Not since “127 Hours” have I run into a movie that provoked that mixture of excitement and trepidation in people I know who have seen the trailer as “Gravity.”
The excitement is understandable. The trailers make it look like exactly what it is, which is a harrowing, white-knuckle tale from start to finish.
And the trepidation? Mostly it has to do with acrophobia (because, believe me, that fear of heights is absolutely justified) or concern that it will have a bleak ending (no spoilers here).
I’ve often stated the opinion that animation is the purest kind of movie-making, because it is literally made by hand, image by image, in every practical sense. In that sense, “Gravity” may be the purest piece of filmmaking this year.
Filmmaker Alfonso Cuaron and his cowriter (and son) Jonas have imagined a world that cannot be filmed – then created it from scratch. While there are a couple of sets, much of the film is set in the unfathomably vast reaches of Earth’s orbit. At some point as you’re watching the characters float around – which is a large chunk of the film – it will probably occur to you that, no, they could not have shot this on location.
Yet it feels as though they did. Indeed, part of me wants to know how they did it – obviously, suspended from wires against a green screen in a studio somewhere – but part of me doesn’t want to know. The film is so engulfing, so enveloping, that you just want to surrender to it and let it sweep you up.
Which it does in pretty short order. George Clooney and Sandra Bullock play a pair of astronauts who have come up to orbit Earth with the space shuttle – well, he’s an astronaut, she’s a scientist who’s been through training for this flight. They’re doing a space-walk outside the shuttle to do repairs on the Hubble telescope and almost ready to head back to Earth.
Then they get an alert from Houston: Get back to the shuttle – now. A missile has destroyed an orbiting satellite, and the debris from that massive piece of technology has, in turn, destroyed several other satellites in its orbit. That entire (and massive) debris field is heading toward them at roughly 17,000 miles per hour.
Before they can do anything, it’s on them, destroying the shuttle and killing everyone else. It’s just the two of them and their only hope is to get to the International Space Station. They’ve got 90 minutes until the debris makes a full orbit and hits them again.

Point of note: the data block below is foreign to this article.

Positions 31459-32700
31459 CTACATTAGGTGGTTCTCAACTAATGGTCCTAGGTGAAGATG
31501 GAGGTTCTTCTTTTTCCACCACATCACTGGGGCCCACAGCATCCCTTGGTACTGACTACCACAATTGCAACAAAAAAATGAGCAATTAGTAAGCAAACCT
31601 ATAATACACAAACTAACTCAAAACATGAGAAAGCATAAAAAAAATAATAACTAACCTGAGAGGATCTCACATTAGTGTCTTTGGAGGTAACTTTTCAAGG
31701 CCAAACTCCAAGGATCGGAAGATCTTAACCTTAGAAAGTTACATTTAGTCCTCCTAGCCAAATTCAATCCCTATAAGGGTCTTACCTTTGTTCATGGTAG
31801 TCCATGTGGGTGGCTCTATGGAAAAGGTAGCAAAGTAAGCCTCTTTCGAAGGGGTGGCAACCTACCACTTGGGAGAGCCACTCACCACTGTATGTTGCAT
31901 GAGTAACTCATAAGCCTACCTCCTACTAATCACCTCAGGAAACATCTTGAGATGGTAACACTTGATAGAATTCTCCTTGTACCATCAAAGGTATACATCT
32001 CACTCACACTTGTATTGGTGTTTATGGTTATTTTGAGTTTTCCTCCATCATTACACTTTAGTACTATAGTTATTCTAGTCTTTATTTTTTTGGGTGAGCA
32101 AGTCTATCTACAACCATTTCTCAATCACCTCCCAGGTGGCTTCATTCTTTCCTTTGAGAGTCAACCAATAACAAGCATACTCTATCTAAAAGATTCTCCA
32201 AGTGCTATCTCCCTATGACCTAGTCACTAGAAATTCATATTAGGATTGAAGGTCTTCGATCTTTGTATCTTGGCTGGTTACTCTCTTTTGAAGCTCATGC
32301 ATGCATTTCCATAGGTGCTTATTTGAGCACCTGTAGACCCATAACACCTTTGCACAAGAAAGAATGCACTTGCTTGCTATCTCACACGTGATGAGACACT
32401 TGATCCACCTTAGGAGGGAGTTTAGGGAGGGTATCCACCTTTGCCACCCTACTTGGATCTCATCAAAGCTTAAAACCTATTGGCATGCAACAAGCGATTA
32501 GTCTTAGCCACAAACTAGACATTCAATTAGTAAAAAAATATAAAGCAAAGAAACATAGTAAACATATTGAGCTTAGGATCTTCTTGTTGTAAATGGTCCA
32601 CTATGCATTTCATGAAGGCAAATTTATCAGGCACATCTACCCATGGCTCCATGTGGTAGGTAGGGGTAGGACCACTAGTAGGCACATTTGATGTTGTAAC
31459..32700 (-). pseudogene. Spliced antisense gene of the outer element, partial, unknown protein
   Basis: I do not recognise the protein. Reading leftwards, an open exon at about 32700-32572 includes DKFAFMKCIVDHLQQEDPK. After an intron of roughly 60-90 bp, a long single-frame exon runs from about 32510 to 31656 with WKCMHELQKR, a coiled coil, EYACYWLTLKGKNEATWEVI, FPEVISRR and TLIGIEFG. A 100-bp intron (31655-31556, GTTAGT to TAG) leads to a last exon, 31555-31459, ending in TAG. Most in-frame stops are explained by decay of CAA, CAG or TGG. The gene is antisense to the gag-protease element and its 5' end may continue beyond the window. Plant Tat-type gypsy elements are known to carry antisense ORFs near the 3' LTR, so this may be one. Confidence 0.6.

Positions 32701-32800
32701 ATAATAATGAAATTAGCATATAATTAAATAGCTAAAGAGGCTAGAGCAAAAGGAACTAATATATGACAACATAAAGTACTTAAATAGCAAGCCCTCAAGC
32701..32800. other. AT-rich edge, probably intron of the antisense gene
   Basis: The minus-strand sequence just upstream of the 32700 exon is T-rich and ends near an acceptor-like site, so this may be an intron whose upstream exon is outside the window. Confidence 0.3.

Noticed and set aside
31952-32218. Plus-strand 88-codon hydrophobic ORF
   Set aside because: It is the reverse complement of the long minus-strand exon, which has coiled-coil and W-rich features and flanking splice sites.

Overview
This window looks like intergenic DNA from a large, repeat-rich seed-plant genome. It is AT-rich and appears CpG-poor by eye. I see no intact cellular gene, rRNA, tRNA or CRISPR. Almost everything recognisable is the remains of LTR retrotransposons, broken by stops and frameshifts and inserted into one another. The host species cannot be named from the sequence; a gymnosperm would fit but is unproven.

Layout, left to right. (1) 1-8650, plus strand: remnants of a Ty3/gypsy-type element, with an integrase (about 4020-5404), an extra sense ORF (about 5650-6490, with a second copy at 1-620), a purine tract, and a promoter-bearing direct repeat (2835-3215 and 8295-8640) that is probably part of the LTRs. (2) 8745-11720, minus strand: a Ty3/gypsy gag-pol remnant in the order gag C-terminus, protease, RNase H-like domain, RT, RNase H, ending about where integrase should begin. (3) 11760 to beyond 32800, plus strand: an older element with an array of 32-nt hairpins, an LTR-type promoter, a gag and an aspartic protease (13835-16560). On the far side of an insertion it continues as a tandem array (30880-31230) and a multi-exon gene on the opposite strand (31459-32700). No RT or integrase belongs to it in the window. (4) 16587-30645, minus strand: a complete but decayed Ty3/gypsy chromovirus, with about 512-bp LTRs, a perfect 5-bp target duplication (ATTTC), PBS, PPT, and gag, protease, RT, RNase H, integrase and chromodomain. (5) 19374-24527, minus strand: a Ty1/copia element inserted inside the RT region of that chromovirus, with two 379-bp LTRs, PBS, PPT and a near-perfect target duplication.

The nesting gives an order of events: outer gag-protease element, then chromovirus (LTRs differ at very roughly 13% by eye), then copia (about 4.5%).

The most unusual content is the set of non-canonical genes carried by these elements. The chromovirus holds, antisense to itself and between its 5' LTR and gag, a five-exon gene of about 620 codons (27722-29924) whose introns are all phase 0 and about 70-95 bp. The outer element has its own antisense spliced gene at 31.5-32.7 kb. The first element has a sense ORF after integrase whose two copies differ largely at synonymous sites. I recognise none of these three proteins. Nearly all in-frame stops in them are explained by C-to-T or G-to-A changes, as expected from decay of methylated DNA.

A couple of small problems: She’s running low on oxygen – and he’s almost out of gas for the small booster rockets on the solo rocket-pack that has been propelling him. Will they make it?
That’s just the first of what seems to be a cascading set of crises for this pair, lost in space. Cuaron never lets you forget that, just because the Earth looms huge in the background, they are still floating in a freezing, airless vacuum hundreds of miles above its surface.
That’s the feeling that Cuaron imparts so amazingly: that sensation of floating helplessly, almost uncontrollably. As I watched the film (yes, it’s in 3D and you should see it on as large a screen as you can), it made me think of that weightless sensation that you get while scuba diving, with one crucial difference: Underwater, you can swim because you can use the resistance of flesh against water.
In space, however, there is no air – nothing to push against. Plus, in orbit, though these characters seem to be floating, in fact they’re hurtling – again with no way to control themselves.
I’ve heard some critics who admire the film dismiss it as too simple – two people in a movie-long struggle to save their own lives. Yet this is a movie that sucks the viewer in almost immediately and puts them in the space suits with Bullock and Clooney (well, actually, mostly with Bullock). Life or death: How much more of a story do you need?
These characters become the vehicle for the viewer’s imagination in the best way: What would I do? How would I feel? That kind of connection is what films are about, at their most basic level: If I were in that situation, how would I handle it? Could I?
This film had me holding my breath practically from start to finish, building to a nearly perfect ending. “Gravity” is the most compelling film I’ve seen this year. See it – because it will stay with you for a long time.Print This Post